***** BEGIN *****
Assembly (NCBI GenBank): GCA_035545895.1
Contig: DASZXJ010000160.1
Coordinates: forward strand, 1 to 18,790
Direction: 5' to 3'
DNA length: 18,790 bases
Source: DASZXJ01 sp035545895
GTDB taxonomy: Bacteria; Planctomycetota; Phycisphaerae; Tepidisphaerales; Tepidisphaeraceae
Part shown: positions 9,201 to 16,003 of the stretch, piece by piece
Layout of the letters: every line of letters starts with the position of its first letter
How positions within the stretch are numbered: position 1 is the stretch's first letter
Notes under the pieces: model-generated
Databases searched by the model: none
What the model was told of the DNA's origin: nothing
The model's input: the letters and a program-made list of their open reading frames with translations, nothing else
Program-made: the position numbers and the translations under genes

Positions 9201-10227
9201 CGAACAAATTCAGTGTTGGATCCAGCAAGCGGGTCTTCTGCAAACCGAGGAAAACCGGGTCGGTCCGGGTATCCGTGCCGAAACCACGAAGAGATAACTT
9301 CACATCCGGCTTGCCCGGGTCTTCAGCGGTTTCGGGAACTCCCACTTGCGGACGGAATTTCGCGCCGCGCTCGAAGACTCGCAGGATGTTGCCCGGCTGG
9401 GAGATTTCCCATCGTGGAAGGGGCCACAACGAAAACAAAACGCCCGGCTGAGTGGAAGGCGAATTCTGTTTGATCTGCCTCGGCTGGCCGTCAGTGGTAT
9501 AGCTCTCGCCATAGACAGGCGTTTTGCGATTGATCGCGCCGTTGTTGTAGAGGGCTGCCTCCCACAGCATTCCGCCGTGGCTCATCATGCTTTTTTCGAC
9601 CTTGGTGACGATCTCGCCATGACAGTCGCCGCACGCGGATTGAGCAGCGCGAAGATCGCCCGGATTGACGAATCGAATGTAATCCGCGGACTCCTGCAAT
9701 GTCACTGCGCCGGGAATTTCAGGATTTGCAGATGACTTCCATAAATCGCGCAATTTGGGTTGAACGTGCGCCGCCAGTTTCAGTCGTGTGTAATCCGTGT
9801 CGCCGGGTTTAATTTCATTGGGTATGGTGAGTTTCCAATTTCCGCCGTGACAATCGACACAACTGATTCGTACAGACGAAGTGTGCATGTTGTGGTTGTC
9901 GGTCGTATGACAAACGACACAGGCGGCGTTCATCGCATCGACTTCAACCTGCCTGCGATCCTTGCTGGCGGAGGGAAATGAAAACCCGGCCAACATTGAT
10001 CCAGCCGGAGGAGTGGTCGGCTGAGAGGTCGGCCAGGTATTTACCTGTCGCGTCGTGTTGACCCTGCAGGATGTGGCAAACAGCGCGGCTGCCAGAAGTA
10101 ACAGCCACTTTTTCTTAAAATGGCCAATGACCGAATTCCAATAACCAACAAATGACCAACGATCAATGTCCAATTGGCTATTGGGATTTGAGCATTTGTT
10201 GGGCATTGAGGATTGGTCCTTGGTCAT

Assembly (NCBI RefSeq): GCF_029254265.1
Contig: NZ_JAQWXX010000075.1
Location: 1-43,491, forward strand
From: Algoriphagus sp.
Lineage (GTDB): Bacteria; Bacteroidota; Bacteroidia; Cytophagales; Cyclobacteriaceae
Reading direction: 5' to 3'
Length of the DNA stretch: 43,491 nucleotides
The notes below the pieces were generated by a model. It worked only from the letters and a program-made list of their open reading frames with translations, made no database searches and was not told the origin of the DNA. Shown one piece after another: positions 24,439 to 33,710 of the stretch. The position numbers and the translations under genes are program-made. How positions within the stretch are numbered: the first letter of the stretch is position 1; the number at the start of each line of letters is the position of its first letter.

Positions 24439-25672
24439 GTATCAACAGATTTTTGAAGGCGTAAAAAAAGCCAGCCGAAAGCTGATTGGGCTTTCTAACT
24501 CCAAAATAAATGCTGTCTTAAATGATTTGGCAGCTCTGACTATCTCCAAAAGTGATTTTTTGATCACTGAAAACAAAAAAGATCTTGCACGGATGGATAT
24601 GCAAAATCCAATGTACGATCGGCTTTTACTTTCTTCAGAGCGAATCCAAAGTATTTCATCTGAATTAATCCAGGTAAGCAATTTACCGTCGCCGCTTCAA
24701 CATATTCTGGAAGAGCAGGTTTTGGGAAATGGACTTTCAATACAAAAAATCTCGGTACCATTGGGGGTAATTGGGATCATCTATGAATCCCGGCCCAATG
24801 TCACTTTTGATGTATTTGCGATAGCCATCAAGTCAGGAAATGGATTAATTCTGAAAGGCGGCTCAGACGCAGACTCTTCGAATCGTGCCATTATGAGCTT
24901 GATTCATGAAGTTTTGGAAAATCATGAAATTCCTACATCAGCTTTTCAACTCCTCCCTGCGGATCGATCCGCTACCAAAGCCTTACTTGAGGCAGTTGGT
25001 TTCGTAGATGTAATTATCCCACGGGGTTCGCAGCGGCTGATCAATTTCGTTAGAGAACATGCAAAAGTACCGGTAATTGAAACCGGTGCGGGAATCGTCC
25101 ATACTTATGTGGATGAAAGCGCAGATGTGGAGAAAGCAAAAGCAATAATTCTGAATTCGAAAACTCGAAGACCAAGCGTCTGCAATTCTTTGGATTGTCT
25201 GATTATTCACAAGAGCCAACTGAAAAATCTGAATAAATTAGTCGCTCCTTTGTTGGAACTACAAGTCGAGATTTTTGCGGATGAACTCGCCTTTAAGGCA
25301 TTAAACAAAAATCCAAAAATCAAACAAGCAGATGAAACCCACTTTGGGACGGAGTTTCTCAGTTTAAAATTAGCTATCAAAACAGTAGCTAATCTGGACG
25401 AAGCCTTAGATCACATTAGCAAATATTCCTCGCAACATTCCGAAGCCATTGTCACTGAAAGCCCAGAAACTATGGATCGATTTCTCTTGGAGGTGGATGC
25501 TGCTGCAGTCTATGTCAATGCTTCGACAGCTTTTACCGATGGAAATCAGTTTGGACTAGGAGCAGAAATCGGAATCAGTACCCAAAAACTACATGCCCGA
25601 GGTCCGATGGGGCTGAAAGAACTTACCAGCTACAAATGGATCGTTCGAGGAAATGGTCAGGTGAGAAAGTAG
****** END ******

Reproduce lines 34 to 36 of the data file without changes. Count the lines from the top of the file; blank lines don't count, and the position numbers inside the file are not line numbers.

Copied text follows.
Length of the DNA stretch: 43,491 nucleotides
The notes below the pieces were generated by a model. It worked only from the letters and a program-made list of their open reading frames with translations, made no database searches and was not told the origin of the DNA. Shown one piece after another: positions 24,439 to 33,710 of the stretch. The position numbers and the translations under genes are program-made. How positions within the stretch are numbered: the first letter of the stretch is position 1; the number at the start of each line of letters is the position of its first letter.

Positions 24439-25672